Recent years have seen considerable debate on the effectiveness of monetary policy under fixed exchange rates. Much of this literature argues that monetary policy under fixed exchange rates is completely ineffective in influencing national income or the rate of interest. Indeed there has been a proliferation of macroeconomic models, particularly ones developed by those economists who follow the monetary approach to the balance of payments, which assume that the rate of interest and national income is not affected by monetary policy actions. This thesis re-examines the issues in this debate.
The fundamental question is the extent to which expansionary or contractionary policy is offset by capital flows. The specification of the capital flow equation used in macroeconomic models is thus of considerable importance and the next two chapters develop the specification used in the remainder of the thesis. Chapter 2, by drawing on the theory of portfolio selection under uncertainty derives, the stock demand for internationally traded assets in a two country, three asset model. Chapter 3 then uses this theory to develop a portfolio or stock adjustment approach to capital flows. In this approach capital flows are seen as the means by which portfolio holders attain their desired allocation of assets across international boundaries. These chapters provide the microfoundations for the capital flow equation.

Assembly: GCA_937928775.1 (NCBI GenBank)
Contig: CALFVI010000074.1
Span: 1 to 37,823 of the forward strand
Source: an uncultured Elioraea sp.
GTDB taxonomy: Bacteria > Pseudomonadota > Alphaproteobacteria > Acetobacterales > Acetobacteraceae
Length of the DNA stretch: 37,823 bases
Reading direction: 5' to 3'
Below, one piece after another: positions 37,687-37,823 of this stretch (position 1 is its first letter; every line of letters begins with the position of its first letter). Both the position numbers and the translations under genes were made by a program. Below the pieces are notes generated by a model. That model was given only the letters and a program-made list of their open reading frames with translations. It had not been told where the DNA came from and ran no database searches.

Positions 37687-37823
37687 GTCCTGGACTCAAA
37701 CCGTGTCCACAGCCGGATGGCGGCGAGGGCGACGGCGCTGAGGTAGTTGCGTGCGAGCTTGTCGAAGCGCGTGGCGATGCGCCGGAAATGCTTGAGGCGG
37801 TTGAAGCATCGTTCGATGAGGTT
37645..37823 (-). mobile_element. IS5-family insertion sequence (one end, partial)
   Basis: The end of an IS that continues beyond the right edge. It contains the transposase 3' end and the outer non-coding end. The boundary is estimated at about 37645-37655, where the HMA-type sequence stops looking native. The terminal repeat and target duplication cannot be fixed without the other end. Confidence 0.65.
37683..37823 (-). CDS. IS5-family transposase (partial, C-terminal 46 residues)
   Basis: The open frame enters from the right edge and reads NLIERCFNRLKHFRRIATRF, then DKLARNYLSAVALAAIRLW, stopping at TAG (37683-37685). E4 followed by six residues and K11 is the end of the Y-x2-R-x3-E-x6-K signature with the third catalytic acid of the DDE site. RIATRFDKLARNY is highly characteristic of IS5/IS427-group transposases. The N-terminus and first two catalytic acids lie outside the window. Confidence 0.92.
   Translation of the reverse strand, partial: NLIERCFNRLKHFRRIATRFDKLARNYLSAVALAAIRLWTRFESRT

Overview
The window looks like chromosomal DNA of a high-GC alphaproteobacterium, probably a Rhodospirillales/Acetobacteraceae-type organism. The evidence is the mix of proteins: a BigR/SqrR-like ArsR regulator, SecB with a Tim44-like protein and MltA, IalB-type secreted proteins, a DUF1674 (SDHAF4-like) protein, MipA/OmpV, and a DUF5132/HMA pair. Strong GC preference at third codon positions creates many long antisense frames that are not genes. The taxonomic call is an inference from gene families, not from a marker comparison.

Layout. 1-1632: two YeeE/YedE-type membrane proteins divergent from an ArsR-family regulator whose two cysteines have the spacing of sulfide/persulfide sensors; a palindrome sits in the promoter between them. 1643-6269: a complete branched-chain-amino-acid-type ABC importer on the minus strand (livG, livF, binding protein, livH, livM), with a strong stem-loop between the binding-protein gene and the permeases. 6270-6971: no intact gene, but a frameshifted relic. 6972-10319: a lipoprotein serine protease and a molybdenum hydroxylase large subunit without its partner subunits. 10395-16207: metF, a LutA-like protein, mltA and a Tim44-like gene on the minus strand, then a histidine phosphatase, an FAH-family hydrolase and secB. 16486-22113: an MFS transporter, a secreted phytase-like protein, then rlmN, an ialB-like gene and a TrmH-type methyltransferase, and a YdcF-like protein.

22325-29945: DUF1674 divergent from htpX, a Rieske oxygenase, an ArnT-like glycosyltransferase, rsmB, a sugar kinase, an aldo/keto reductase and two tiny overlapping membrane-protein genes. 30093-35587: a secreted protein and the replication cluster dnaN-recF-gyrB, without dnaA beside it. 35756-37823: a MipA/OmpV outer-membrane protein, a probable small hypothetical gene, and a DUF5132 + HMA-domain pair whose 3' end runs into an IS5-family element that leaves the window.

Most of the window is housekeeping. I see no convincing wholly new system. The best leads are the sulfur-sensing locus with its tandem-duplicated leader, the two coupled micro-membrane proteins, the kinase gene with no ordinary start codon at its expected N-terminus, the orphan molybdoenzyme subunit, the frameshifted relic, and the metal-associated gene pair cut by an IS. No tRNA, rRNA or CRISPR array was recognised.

Although this stock adjustment approach has been used in a number of empirical studies, the implications of this approach for the effectiveness of monetary policy do not appear to have been fully drawn out in the literature. Chapter 4 incorporates the stock adjustment approach to capital flows in a Keynesian model of an open economy. It is argued that aspects of the traditional theory must be reformulated if capital flows are appropriately considered as a stock adjustment process. A number of conclusions follow from the stock adjustment approach to capital flows which are at odds with the received doctrine on the effectiveness of monetary-policy.
Chapter 5 abandons the Keynesian framework and considers the monetary approach to the balance of payments. This theory applies the tenets of monetarism to an open economy and represents one of the major schools of thought to argue that monetary policy is ineffective in open economies. In Chapter 6, a simple empirical model of the Australian economy is used to resolve the empirical issues which have been raised in previous chapters. The final chapter summarizes the findings of the theoretical and empirical work.